Isolate the area that has been damaged with water. Look for discoloration and softened areas both on the wall and the ceiling. Sometimes water can drip down from the roof or overhead pipes. Call a professional if you're having trouble.
Cut out the wet drywall to start circulating air through the opening. This requires a high-intensity fan that can be purchased from a hardware store or rented from a professional restoration company. A dehumidifier should also be turned on to help draw moisture away from the wall.
Monitor the drying process closely. If you can still detect moisture after twelve hours, you may need to cut more of the wall so that airflow can get to it. If you don't keep a close eye on the moisture levels, mold can develop easily from the water damage and cause some costly problems.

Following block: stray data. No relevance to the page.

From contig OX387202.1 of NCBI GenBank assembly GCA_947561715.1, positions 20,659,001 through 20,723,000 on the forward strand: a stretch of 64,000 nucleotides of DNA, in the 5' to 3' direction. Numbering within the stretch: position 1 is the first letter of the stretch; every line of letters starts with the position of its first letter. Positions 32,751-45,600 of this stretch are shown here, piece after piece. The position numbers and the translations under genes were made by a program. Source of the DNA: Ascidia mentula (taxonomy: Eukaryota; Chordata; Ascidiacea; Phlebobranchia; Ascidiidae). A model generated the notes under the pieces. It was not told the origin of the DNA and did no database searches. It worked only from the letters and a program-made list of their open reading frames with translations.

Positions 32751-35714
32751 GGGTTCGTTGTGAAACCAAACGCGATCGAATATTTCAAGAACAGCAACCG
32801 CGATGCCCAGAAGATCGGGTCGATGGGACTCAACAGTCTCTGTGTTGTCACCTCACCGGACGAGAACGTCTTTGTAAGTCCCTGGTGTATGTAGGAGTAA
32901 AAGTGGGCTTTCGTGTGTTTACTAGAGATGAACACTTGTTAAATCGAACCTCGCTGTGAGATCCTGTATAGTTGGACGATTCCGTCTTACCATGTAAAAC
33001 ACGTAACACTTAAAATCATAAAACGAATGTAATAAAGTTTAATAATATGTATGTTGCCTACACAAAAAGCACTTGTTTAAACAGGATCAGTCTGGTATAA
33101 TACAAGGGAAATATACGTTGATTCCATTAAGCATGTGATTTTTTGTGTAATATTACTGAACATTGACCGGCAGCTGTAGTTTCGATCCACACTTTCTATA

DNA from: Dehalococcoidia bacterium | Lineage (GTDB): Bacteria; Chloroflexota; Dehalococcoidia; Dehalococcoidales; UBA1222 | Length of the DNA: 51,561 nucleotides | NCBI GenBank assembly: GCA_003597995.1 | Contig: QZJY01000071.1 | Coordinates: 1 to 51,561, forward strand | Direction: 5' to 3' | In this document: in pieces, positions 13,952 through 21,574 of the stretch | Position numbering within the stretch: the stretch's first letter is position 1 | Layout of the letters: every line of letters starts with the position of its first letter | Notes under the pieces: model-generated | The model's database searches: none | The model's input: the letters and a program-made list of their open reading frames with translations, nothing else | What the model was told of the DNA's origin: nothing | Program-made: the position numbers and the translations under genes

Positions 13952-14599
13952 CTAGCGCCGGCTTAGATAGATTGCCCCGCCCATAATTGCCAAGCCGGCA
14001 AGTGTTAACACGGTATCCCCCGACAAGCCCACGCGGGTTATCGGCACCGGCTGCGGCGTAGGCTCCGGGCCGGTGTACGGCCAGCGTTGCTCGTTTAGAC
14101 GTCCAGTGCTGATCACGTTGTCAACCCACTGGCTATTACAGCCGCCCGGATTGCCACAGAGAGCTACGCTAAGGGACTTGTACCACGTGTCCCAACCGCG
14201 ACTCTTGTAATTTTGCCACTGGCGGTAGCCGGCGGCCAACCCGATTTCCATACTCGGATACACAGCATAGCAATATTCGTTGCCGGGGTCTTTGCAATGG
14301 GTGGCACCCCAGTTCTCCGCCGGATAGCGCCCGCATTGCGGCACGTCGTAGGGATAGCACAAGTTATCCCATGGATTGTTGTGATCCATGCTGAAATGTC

Replace the drywall once everything dries out by re-installing any studs that may have been compromised and placing a new drywall patch over the hole. If the hole is very large, first install a plywood backer board onto the studs that will hold the new drywall in place.
Nail in your drywall patch (preferably a water-resistant type) to the backer board and then spread joint compound over the edges using a putty knife. Sand down any depressions that appear. If the leak occurred near the floor, leave a small clearance between the drywall and the floor to protect your wall in case of another leak.
Tape off the joint where the drywall meets the existing wall using drywall tape that can be purchased at your local hardware store. Once you have a smooth finish, you can paint the new drywall to match everything else.